My name is Hannah, and I am a Sydney based freelance travel writer. Tales & Trails is a collection of my stories, tips, tricks, snaps and videos I have created along the way. I hope you enjoy them x

Where to eat and drink in Tel Aviv, Israel

Where to eat and drink in Tel Aviv, Israel

BuckeFor a weekend brunch. The people of Tel Aviv love to brunch on Fridays before their day of rest on Saturday. Bucke is perhaps the best brunch spot in the city with tables spilling out onto the footpaths with tonnes of people milling around waiting for a seat. If you can, go with friends so you can get the Bucke tray which feeds 3-4 people and includes scrambled eggs, cheeses, hummus and whatever else the chef feels like preparing on the day. It almost looks too good to eat… almost 40 Yehuda HaMaccabi St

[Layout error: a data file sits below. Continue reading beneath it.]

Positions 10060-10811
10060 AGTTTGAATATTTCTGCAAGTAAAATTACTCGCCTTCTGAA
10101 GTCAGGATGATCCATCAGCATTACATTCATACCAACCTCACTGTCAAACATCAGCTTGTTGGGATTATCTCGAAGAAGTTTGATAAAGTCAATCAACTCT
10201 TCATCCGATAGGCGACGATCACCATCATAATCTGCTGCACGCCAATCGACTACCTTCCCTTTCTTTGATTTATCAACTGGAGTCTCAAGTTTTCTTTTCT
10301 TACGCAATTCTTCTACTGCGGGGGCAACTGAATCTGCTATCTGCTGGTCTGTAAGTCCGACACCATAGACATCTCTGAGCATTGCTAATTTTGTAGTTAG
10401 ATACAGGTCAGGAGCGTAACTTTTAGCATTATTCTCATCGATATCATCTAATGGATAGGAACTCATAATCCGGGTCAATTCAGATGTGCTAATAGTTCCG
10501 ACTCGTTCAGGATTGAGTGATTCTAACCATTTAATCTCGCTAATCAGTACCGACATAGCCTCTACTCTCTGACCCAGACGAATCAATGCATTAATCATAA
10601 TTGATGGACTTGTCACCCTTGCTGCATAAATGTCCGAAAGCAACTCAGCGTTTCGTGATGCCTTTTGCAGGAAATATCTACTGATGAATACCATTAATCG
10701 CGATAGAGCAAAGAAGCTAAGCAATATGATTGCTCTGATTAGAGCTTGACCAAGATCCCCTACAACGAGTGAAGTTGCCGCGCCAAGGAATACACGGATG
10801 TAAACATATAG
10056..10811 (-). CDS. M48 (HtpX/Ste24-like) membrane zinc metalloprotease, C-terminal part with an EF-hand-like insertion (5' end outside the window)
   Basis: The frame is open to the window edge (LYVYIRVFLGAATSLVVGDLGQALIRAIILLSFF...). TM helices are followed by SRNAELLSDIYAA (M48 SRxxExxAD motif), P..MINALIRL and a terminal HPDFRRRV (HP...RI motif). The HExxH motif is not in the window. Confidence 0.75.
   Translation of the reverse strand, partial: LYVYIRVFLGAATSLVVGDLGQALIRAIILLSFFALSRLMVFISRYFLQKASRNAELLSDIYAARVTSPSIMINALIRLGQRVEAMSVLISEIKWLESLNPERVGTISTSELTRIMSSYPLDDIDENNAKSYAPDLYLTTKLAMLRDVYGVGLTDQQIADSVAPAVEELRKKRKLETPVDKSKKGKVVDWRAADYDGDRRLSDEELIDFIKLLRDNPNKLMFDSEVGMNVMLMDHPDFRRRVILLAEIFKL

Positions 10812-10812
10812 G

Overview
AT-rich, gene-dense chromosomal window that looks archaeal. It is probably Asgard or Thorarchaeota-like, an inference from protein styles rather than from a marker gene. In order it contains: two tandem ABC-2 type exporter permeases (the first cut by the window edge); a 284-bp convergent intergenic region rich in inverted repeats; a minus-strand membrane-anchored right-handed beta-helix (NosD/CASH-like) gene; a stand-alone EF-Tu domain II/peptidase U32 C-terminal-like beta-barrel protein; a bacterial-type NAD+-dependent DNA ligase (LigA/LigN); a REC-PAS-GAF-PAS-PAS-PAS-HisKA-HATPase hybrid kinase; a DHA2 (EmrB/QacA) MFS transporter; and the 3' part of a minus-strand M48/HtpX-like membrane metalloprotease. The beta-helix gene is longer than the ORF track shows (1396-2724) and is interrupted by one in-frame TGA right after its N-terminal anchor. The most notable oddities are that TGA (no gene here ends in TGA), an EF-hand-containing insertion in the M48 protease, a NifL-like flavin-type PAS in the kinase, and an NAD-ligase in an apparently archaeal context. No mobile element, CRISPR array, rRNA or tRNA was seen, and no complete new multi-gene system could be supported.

M25 For a quick, meaty lunch. Also known as The Meat Market, this restaurant plays a dual role of being a boutique butcher as well as one of the best restaurants. They keep it simple here. To start you are given a generous serve of tahini topped with a tomato, onion, mint salad with a heaping of finely chopped garlic and the softest, most delicious pita bread you will ever eat. The main course is the cut of meat you choose from the cabinet (ranging from testicle skewers to t-bones) served sliced with roasted potato and tomato. Simple, delicious. 30 Simtat HaCarmel